Brewer Bytes with BrewDog
An Interview with Stewart Bowman, Head Brewer
Posted on 1/16/2015 by Chops
Beer fans with adventurous palates know BrewDog's "beer for punks" motto all too well. BrewDog is the quintessential batshit crazy brewery. How crazy do you ask? Try a 41% ABV Imperial IPA called Sink The Bismarck, or a 55% ABV monster brew called The End of History that comes in taxidermied squirrels. This is the insanity these chaps bring to the table, and beer fans cannot get enough of it. This Scottish outfit was founded in Fraserburgh in 2007 by James Watt and Martin Dickie, who themselves have become households names (think BrewDogs on the Esquire Network). Needless to say, we were all very excited when Head Brewer Stewart Bowman agreed to offer up some Brewer Bytes.
What inspired you to get into brewing?
Easy, Sierra Nevada Pale Ale. I found it in a shop in Inverness (in the Highlands) in the late 90's. That vibrant green label just jumped out at me so I had to give it a whirl. The fresh grapefruit hop hit and bold bitterness was unlike anything I had ever tasted.
Do you have a fond memory about building your brewery?
Just a general sense of not letting anything get in our way. Pump was broken? Fix it. Glycol pipework needs altering?Here's some pipe and glue, go do it. It was the fastest learning experience of my life and one that really shaped how we operated as a company.
Do you have a not-so-fond memory about building your brewery?
The stress of trying to run the original plant, learn all the new equipment yourself and train up others all with the existing staff level. Never again.
How do you feel about your overall success today?
Proud and humbled in at the same time.
Where do you see your brewery in the future?
In the forefront of European brewing in terms of beer quality and business practice. We continually drive ourselves to improve everything about how we operate, from the beer that we make to staff welfare. I would like to see BrewDog being a role model for other companies.
What is your favorite beer or style to brew?
I love brewing ESBs. Something about that malt/hop balance that can be so elegant. It's something I've been working on for a while and still have not perfected. Yet.
What is the most challenging beer for you to brew?
Any beer that we only will, for whatever reason, only brew once. We brewed 65 different beers 2014, and I would say 75% of them were one batch wonders. That's always tough, knowing that you won't get another shot at it.
What was your worst brewing experience?
I think we've all had those days when stuff goes really wrong, but we distinguish ourselves as Brewers by how we deal with it. Losing our cooling system at 0300 on a Saturday morning really sucked, especially when no-one would answer a phone to come and fix it. You've got a counting clock ticking down, and your beer getting hotter by the hour. So we ripped open our glycol system and pump cold water through the tanks one at a time so we didn't lose any fermenting beer.
What was your best or most rewarding brewing experience?
Those moments where you can pull everything back from the edge. See the above. :)
What is something surprising you learned about brewing?
How most aspects of brewing comes down to striking a balance. It is a very delicate and dynamic system. Change one variable and watch something unexpected react...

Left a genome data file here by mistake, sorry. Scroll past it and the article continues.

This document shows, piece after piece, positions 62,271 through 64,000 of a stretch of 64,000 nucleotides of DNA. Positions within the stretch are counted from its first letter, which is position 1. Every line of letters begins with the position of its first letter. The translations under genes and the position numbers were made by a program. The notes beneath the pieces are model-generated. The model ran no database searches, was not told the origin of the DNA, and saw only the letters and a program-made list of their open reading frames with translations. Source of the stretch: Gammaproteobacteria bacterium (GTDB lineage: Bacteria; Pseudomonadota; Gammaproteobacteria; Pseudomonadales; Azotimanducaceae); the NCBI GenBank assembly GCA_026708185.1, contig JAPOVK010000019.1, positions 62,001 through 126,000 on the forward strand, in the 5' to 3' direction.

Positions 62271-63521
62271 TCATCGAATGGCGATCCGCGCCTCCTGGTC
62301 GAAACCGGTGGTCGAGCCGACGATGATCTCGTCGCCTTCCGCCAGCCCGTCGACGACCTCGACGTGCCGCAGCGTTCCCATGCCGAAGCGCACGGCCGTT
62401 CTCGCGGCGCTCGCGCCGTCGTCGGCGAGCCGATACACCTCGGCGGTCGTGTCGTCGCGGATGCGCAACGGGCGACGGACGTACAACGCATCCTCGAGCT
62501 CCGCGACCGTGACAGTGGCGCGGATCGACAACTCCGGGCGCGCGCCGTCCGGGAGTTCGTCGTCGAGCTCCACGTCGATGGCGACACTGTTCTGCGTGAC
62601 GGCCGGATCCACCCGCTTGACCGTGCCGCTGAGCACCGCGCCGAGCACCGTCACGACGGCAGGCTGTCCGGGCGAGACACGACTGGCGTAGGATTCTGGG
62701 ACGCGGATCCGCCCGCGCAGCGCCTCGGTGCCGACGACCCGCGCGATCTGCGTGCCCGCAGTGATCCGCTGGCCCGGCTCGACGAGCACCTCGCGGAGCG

What breweries do you respect the most?
Any brewery that works hard at being the best. Sierra Nevada's commitment to minimize their environmental impact is certainly very inspirational. Also, I've never had a bad beer from them. Can't say that about a lot of breweries.
How do you feel about beer reviewing and its impact on the industry?
I think It is a very useful tool and important that people get an idea about a beer/brewery before they buy. Maybe it peeks their interest, maybe not. But it helps to educate the consumer. However, it never fails to sting a little when you see a really good beer review badly just because it isn't earth changing. Since when is drinkable/sessionable the same as boring/dull
How does it feel to have your beers reviewed on sites like BrewChief?
It's always great to see our beers showcased to the public by people who are as interested and passionate about all beers as we are. When you spend as much time and effort working on something it is very gratifying to see someone else fly the flag.
What would you say to a beer snob who is hating on your brews?
Mate, we're all just searching for that perfect pint. You don't like it then move on, just don't get in my face about it. I would never be so impertinent to bash something that someone cares about as deeply as I care about our beer.
What advice would you give to a new home brewer?
Get to know your local homebrew shop hangouts or guys in the homebrew groups. I learnt a huge amount from the collection of homebrewing ne'er do wells at the shop in Edinburgh I bought all my gear from. Always around with a handy piece of advice or encouragement.
What advice would you give to a new craft beer fan?
Don't be intimidated by the myriad styles, beers, flavours and vocabulary that we use in the industry. Be inspired by it. Find a friendly face who can help you through this amazing new world.
What is the best thing about being part of the beer industry?
The People. Everyone (almost without exception) that I meet in the industry are good people. Easy going, friendly and always open for a frank discussion about the industry and their brewing experiences.
If you could change one thing about the beer industry, what would it be?
I would pull back that curtain for the 90% of people that think beer is a watery, lifeless stop gap.